Art in Architecture: E. A. Payne in Mississippi

The_Canton_Times_Fri__Jul_20__1900_

Last week W. White presented some less-featured buildings from Aberdeen, which sent me into the newspaper archives, albeit without much success.  However, in the Canton Times I ran across this striking architectural rendering marked “Payne, Archt., Carthage, Ills.” Other published designs and plan books have been previously showcased on Preservation in Mississippi, for example Aladdin Ledger Houses, Gordon-Van Tineand Palliser’s Model Homes.

Art in Architecture

E.A. Payne began his work in Carthage, Illinois, starting practice in 1885.  His designs began to be advertised in the Illinois papers in 1892, and there were a number of designs and kits featured, ranging from small “cheap” cottages to expansive two-story plans. Of the plan above:

This is a very desirable, neat, convenient and roomy, yet cheap, cottage.  The plan has five good rooms and bathroom, besides closets.  Constructionally the house is good, the materials being of first-class quality.  The frame is of pine, sheathed with shiplap overlaid with building paper.  The outside finish and siding are of pine. The Canton Times, July 20, 1900, p. 3

Floor plan of cottage

Payne’s advertisement pointed out differing design needs based on geographical location, such as this “low house of good outline” which would “fit into the natural surroundings of a landscape much more appropriately than a lofty structure.”  This little cottage was 33.5 feet by 50 feet with a full cellar 7 feet deep.  Describing the interior for the prospective home owner,

The parlor is octagonal shaped at one end, giving more light and ventilation and better view.  The pantry is so placed that the passage is through it from the kitchen to the dining-room, and is fitted up with a large cupboard, locker, pastry table and flour bins.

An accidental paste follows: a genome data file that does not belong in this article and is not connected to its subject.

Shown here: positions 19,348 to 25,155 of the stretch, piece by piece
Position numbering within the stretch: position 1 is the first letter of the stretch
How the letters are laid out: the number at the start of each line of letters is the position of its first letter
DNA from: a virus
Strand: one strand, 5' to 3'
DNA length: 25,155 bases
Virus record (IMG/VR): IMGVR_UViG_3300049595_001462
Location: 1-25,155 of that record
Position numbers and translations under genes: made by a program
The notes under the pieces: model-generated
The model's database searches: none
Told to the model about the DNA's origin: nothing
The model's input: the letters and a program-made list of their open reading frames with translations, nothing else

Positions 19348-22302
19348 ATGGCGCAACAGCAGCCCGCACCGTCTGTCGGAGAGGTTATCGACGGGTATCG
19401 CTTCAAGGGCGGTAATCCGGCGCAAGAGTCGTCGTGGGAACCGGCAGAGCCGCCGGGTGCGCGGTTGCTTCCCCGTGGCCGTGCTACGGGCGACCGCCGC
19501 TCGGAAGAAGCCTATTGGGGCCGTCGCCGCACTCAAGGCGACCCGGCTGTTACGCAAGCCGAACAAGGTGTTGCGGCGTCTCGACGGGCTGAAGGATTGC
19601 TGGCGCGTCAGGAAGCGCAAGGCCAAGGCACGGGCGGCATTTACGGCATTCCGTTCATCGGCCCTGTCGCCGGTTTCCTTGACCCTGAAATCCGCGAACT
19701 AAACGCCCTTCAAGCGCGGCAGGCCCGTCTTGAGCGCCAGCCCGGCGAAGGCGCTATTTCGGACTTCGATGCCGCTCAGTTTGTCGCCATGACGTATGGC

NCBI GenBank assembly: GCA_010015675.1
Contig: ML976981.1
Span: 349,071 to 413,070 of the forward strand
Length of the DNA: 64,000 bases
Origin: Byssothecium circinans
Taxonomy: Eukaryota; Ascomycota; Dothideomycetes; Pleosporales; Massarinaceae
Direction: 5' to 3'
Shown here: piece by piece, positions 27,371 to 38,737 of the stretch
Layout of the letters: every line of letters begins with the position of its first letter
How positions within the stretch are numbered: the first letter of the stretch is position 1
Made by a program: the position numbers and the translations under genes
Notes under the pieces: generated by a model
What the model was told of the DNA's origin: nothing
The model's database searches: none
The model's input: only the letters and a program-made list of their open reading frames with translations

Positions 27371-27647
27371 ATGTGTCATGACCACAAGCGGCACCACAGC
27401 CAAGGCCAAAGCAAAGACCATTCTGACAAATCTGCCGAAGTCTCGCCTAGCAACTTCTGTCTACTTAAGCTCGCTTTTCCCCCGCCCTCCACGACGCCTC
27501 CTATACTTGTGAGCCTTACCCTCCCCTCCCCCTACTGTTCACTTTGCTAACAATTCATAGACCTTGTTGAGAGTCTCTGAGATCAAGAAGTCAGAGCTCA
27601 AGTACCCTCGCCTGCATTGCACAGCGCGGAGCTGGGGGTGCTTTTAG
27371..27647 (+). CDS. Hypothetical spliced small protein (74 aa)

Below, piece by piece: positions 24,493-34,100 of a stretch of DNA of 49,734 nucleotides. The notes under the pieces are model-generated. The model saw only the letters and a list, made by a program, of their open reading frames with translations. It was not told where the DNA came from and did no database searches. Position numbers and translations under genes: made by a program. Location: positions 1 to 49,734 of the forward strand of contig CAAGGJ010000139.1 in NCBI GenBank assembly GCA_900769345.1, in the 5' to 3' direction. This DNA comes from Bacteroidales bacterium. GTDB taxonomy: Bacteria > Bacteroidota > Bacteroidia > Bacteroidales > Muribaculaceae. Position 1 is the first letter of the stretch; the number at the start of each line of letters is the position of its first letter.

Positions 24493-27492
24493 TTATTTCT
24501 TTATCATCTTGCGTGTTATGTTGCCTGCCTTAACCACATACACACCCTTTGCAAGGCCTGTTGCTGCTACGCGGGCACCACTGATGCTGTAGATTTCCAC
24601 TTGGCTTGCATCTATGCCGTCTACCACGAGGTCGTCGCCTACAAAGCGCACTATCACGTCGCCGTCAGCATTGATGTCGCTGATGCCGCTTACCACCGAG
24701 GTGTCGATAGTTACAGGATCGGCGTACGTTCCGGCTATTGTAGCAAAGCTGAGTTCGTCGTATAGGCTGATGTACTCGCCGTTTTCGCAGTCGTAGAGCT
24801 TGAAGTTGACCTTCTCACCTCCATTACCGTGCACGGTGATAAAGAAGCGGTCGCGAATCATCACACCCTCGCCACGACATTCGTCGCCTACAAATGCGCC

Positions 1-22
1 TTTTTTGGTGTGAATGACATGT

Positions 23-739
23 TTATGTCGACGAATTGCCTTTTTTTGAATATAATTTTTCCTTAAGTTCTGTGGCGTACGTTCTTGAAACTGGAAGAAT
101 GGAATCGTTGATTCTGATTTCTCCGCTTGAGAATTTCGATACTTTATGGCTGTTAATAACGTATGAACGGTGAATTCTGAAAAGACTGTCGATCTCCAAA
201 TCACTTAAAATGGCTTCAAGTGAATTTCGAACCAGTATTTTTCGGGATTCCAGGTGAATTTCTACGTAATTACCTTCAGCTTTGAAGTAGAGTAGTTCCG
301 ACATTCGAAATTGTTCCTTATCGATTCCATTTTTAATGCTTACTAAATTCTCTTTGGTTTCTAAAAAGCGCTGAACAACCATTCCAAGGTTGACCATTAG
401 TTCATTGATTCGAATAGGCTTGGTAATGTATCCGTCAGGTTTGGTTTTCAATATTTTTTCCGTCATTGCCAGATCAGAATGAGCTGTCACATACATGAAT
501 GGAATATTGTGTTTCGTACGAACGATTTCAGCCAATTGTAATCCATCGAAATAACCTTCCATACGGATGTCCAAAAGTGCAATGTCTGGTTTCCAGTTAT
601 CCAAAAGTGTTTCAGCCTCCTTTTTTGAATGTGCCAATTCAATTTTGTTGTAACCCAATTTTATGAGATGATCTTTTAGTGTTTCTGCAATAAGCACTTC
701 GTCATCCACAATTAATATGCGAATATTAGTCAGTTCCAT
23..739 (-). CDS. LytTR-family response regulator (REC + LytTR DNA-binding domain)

Payne continued the description with details about the foundation, ceiling height, and other specifications, such as size of floor joists, ceiling joists and rafters, studding, and flooring.  The cost of the house was $1,000 to $1,200.

Payne’s designs were advertised in Canada, and a number of states including California, Oregon, Kansas, Indiana, Illinois, Ohio, Pennsylvania, New Jersey, and Louisiana, in addition to Mississippi.  Although the description of the Canton ad indicated design was important based on geography, the same designs were featured throughout the US.

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Payne Architect advertised in Kosciusko, Westville, and Biloxi in addition to Canton.  Any Payne houses in your neighborhood?



Categories: Architectural Research, Canton, Historic Preservation

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2 replies

  1. Great post! I’ve always gotten a chuckle out of the line “designed and written especially for this paper” when it clearly was not. I suppose not many people were reading all the Kosciusko, Westville, Biloxi, and Canton papers let alone a paper from Canada, in order to call the publishers out on it.

    Houses resembling the published work of E.A. Payne are much larger than the extant buildings from this period on the coast. If anyone did build something based on his plans, it was probably on the beach and is long gone.

    Liked by 1 person

  2. very interesting, and typical of the many architects and builders looking for work in the post civil-war era. i want to think about the topic a bit more and send in a longer post later. thanks, suzassippi!

    Like

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